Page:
Anthropology of an Idea: Fiscal Cliff

Article excerpt

BY NOW, YOU'VE probably heard enough about the "fiscal cliff" to know all about the steep, automatic tax hikes and spending cuts scheduled to greet Americans on New Year's Day in the absence of a deficit-reduction deal. Even if financial catastrophe is averted, however, the term itself is likely to stick around; it has already become shorthand for the increasingly dramatic measures U.S. leaders have taken to force parties with increasingly divergent visions of the size and scope of government to resolve a steady drumbeat of high-wire budget crises. Think of the cliff as Washington's version of the poison pill: making it more painful for politicians to do nothing than to work together to reduce America's debilitating debt and deficits. Deal or no deal, that kind of budget brinkmanship isn't going away anytime soon. If anything, the phrase may now be going global, a sort of unwelcome U.S. export to the rest of the democratic world.

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1975

New York City nearly defaults on its debt, with last-minute federal loans and a teachers' union investment in municipal bonds pulling the city back from the brink of bankruptcy. (President Gerald Ford initially withholds federal aid, inspiring the famous tabloid headline "FORD TO CITY: DROP DEAD.") Newsweek describes the debacle as "New York's fiscal cliff-hanger."

1985

The Gramm-Rudman-Hollings Balanced Budget and Emergency Deficit Control Act demands that automatic, across-the-board spending cuts take effect if ' the federal government misses budget targets, in the first congressional effort to build a fiscal time bomb that will compel both political parties to get serious about balancing the budget. "It's a kind of mutual-assured-destruction theory of fiscal policy," a House Budget Committee staffer explains of the radical new process, known as "sequestration." "What they're doing is they're creating a kind of artificial crisis."

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1991

Rep. Henry Waxman (D-Calif.), who at the time heads a congressional subcommittee overseeing Medicaid, becomes the first major politician to use the precise phrase: Oregon, he warns, is "about to fall off the fiscal cliff" because of a decision to limit property taxes, which could reduce state revenues to the point where local leaders are forced to cut medical services to the poor under a Medicaid reform plan.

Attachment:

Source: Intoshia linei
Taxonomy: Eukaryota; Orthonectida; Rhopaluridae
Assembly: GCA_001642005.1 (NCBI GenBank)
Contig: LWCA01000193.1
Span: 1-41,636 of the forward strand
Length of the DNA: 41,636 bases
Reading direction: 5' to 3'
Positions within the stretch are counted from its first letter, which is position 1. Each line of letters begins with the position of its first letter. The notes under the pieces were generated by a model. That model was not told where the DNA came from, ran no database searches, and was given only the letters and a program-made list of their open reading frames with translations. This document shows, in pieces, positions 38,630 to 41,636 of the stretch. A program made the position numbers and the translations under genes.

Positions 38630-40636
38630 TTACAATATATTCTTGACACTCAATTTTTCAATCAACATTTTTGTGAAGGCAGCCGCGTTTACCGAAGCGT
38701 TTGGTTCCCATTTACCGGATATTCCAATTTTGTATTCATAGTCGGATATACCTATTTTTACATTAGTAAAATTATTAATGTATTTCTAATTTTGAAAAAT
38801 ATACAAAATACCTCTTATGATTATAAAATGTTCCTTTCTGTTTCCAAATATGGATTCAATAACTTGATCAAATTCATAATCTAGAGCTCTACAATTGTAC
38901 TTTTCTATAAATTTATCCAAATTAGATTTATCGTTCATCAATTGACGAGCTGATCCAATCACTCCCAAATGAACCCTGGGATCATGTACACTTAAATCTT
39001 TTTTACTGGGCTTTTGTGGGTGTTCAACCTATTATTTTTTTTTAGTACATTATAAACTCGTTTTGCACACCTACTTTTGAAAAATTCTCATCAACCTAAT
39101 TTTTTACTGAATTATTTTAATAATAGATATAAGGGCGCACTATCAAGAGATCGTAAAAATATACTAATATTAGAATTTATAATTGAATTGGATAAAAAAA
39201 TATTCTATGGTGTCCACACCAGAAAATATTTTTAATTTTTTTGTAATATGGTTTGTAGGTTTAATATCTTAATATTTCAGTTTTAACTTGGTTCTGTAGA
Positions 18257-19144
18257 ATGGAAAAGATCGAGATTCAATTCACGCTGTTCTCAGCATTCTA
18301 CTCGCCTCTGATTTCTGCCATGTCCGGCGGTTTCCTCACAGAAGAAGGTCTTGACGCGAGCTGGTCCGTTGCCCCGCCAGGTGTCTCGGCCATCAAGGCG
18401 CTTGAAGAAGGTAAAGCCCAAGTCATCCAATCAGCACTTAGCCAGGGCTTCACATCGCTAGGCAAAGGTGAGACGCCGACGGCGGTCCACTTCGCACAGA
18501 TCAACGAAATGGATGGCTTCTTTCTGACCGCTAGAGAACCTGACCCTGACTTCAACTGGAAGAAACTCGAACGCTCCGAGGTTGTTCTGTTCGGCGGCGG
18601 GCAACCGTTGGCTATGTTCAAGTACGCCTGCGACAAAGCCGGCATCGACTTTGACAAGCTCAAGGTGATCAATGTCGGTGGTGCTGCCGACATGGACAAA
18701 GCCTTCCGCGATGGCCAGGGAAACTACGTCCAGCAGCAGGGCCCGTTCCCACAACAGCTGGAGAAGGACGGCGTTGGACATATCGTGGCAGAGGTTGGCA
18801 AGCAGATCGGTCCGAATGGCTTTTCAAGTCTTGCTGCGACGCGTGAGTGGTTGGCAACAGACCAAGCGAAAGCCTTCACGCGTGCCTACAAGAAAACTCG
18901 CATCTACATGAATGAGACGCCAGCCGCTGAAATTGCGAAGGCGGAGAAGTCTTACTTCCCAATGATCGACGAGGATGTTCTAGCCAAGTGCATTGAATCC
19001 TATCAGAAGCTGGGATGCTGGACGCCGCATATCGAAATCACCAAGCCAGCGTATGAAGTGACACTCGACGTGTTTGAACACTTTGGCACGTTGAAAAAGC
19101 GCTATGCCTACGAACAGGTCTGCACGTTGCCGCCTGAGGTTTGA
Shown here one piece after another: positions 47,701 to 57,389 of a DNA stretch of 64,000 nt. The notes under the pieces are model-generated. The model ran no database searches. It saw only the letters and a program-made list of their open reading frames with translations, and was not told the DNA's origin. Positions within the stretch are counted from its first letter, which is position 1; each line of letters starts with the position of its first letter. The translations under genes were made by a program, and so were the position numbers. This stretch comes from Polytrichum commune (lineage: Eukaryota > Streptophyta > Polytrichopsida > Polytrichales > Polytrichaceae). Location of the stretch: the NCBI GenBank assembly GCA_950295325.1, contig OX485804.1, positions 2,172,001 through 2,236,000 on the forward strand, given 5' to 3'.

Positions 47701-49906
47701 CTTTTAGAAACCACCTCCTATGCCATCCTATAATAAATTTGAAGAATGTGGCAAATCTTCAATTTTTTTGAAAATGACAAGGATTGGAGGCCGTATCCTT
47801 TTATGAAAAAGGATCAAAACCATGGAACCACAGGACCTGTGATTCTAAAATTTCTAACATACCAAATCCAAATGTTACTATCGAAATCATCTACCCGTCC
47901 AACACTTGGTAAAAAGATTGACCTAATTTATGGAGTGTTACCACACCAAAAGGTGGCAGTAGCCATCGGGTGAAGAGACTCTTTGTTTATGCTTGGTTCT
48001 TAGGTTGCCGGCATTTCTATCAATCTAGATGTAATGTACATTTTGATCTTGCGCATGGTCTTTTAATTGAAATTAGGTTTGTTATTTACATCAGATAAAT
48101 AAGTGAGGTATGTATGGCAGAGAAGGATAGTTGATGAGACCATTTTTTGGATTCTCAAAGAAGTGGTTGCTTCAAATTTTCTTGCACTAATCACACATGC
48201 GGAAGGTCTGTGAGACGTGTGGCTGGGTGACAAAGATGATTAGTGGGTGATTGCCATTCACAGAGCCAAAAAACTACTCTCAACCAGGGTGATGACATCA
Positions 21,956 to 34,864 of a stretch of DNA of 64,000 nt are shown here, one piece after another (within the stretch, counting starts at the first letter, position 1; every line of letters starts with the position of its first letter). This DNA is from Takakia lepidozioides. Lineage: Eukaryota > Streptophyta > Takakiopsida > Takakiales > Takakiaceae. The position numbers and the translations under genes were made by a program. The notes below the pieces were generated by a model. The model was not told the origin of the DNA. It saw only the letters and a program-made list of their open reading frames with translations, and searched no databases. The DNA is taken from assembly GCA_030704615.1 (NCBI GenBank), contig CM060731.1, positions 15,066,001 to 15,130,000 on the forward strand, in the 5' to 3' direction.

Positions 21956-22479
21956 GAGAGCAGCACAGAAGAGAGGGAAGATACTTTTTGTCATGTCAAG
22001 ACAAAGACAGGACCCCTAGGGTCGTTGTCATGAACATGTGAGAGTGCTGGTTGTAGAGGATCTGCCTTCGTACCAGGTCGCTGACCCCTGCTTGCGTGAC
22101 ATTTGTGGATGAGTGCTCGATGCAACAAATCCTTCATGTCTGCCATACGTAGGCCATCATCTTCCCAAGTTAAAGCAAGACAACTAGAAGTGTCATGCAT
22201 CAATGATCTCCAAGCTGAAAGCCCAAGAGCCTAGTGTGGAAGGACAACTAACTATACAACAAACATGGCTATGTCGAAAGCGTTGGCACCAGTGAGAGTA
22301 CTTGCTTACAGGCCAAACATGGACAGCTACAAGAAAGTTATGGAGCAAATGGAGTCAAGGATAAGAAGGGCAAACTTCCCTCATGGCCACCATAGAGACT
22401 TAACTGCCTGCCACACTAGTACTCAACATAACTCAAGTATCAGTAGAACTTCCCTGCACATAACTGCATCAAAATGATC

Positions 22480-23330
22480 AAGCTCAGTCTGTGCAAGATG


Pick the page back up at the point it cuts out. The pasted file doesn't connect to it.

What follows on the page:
1995

Shortly after House Republican leader Newt Gingrich rides his "Contract with America" to victory in the 1994 midterm elections and a presidential commission releases a report on entitlement and tax reform, the media starts applying the term "fiscal cliff" to the U.S. federal budget. In an article on the enormous pressure entitlement programs will come under as nearly 80 million baby boomers retire, the San Francisco Chronicle reports that the country will plunge "off a fiscal cliff around 2010" even if a Republican plan to balance the budget by 2002 succeeds. "The pain required to keep the deficit at zero is much, much bigger than anybody is talking about publicly," economist Laurence Kotlikoff tells the paper.

1998-1999

During a period of dizzying economic growth, President Bill Clinton and the Republican-controlled Congress balance the federal budget for the first time since 1969. Clinton vows to parlay the country's budget surpluses into reforming Social Security and Medicare. But the administration's costly proposals, including an ultimately unsuccessful prescription-drug benefit, anger deficit hawks. "Only in America could one define reform as increasing spending on a program known to be heading over the fiscal cliff," the Cato Institute's Doug Bandow laments.

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2002

Rep. Charles Rangel (D-N.Y.) balks at President George W. Bush's proposal in his State of the Union address to make permanent a $1.3 trillion tax-cut package enacted in 2001, especially given the administration's free-spending ways. …